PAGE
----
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Separation of an Acid and Base

By 8bugolini Feb 07, 2012 435 Words
Extraction of R’-NH2
For both of the organic acid and organic base extraction, the addition of the respective inorganic acid or inorganic base (HCl or NaOH) to the three-component mixture caused an immiscible appearance of the solution in the separatory funnel. By briskly shaking the separatory funnel with the mixed components created a build up of pressure which was released through the stopcock forming small disappearing bubbles within the tip of the separatory funnel. Once the funnel was placed back into the iron ring and the stopper was removed, the distinct upper ether layer had an oily appearance and a visible barrier separating it from the lower water-organic base or organic acid layer. After pouring out the ether layer into a beaker and adding anhydrous sodium sulfate, all that remained in the funnel was the neutral extract.

Isolation
The preliminary steps in the isolation of the organic acid and organic base required volumes of approximately 10 mL and 8mL respectively of the inorganic acid or base (HCl or NaOH) in order to initiate the cloudy appearance in solution. Vacuum filtration of the NaOH extract (organic acid) produced a shiny white crystalline product collected in the filter paper. Likewise, vacuum filtration of the HCl extract (organic base) produced a dull white crystalline product collected in the filter paper, which was comparable to powdered chalk. After the ether evaporated, the neutral extract remained in the bottom of the beaker and was a mixture of white and slightly tinted green and yellow crystalline product.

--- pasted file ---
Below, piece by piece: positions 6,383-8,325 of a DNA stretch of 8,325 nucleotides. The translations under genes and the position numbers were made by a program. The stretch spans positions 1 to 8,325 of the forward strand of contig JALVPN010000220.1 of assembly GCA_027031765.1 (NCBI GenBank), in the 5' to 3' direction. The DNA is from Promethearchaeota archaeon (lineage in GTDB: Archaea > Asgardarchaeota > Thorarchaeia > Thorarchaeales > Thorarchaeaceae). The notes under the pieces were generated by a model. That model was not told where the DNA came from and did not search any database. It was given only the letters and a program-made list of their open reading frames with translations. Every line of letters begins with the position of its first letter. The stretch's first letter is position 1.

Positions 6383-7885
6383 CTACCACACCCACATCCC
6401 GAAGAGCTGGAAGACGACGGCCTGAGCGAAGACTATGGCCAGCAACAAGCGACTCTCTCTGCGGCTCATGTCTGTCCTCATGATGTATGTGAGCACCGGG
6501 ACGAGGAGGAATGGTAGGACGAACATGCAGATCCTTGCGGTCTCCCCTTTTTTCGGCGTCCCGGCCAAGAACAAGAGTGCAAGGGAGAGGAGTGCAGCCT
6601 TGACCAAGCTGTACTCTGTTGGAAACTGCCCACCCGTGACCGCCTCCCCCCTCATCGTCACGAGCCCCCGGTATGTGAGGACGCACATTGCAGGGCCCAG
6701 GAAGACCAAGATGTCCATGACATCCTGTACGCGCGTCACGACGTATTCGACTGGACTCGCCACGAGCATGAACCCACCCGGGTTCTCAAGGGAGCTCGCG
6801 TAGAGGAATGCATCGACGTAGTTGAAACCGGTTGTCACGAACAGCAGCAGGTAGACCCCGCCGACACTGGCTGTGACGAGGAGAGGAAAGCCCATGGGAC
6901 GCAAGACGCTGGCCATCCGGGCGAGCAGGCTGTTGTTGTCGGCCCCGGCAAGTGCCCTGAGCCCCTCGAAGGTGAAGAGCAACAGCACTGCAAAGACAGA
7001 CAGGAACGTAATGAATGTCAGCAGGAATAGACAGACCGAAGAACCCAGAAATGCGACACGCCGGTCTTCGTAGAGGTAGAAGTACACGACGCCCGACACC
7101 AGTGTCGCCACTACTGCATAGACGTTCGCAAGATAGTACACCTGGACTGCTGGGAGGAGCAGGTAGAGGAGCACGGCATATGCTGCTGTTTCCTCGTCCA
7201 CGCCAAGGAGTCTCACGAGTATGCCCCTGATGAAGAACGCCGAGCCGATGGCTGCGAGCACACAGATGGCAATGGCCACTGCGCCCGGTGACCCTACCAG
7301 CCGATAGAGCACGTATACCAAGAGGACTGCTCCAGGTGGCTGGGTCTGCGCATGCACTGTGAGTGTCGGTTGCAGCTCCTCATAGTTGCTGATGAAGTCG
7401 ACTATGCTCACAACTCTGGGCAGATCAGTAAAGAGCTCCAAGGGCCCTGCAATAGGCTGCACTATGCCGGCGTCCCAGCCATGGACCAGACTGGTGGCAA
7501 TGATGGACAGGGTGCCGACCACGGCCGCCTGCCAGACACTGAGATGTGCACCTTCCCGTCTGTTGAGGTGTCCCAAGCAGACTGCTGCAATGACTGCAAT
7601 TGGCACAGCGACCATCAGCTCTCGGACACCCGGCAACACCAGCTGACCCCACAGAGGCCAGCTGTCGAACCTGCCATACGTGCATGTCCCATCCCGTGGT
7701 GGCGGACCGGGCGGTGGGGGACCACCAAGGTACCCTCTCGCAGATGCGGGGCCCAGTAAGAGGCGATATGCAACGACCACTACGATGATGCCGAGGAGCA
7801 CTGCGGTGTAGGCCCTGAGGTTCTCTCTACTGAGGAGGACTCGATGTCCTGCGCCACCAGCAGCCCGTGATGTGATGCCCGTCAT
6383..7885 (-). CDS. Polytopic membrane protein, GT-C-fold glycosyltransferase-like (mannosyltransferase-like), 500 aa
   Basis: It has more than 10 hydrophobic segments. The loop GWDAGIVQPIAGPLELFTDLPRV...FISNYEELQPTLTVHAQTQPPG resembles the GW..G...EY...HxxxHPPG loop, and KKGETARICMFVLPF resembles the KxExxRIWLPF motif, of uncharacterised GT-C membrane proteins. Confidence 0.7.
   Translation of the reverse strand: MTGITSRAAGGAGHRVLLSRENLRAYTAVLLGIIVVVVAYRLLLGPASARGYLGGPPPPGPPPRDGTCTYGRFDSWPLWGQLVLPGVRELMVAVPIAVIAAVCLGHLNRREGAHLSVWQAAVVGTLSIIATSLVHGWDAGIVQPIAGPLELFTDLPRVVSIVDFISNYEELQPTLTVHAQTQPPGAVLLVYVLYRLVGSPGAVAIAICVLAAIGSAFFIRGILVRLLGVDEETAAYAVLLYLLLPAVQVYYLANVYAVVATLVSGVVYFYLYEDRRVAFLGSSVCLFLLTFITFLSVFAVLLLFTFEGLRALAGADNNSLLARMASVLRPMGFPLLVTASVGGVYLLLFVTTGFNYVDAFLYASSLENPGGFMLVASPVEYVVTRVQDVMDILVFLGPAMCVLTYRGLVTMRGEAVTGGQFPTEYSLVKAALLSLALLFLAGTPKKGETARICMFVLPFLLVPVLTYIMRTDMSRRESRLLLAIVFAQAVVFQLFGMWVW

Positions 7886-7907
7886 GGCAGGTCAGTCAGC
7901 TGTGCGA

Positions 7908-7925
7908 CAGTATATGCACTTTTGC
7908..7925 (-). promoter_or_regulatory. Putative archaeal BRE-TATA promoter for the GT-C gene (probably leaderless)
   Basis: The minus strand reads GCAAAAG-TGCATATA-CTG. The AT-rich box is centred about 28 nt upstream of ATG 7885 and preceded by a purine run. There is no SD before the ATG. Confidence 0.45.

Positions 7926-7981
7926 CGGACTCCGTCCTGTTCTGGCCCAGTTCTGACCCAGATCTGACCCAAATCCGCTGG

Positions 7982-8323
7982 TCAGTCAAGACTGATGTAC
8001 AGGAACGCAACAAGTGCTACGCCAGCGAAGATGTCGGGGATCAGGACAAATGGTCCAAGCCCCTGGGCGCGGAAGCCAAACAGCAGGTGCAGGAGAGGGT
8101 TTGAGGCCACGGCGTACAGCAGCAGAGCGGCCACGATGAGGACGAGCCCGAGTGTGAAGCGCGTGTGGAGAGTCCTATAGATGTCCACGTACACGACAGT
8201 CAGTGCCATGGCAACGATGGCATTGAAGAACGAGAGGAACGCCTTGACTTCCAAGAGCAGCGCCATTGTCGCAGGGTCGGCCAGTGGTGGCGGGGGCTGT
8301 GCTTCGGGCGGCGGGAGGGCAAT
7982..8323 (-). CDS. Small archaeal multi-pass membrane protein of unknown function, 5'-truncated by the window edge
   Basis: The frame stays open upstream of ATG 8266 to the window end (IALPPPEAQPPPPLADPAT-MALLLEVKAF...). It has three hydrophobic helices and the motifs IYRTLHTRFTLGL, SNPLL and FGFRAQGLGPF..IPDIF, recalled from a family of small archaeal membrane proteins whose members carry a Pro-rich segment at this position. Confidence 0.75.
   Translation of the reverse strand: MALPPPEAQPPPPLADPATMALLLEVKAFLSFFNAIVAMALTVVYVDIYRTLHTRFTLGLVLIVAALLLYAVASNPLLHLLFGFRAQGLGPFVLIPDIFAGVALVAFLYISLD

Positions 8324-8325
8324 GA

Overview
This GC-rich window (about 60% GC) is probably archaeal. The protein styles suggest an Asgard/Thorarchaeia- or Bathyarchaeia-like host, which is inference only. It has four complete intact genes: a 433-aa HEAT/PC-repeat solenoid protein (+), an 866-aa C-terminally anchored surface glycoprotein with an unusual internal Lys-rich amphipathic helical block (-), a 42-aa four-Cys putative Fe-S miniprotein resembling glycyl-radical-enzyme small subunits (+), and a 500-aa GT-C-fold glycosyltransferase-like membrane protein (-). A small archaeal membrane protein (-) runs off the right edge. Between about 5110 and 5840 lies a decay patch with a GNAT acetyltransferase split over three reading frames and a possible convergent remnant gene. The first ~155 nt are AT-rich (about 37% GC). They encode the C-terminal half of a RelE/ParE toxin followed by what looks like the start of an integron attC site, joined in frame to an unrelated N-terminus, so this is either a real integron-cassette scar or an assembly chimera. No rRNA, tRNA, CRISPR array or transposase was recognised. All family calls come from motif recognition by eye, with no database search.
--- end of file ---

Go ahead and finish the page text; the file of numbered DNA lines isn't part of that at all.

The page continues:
Sources of Error

In every scientific experiment there is bound to be experimental error present and this should undoubtedly be accounted for in the analysis of the experiment. A source of error that was unavoidable in this experiment was due to the inability to transfer the entire quantity of recrystallized product from the filter paper to the watch glass. Further experimental error was that some of the water layer containing either the organic base or acid, as a salt, might not have been extracted into the collecting flask. Even though two extractions were performed per substance to be extracted, it was possible that the water layer was not entirely removed, therefore leaving behind some components of the mixture to mix with the ether layer. This could have resulted in a reduction in the purity of the recrystallized products ultimately affecting the melting point of that recrystallized product. Finally, an error due to contamination and poor clean up by a previous group could have resulted in other substances mixing with the organic and inorganic substances that were used in our experiment.

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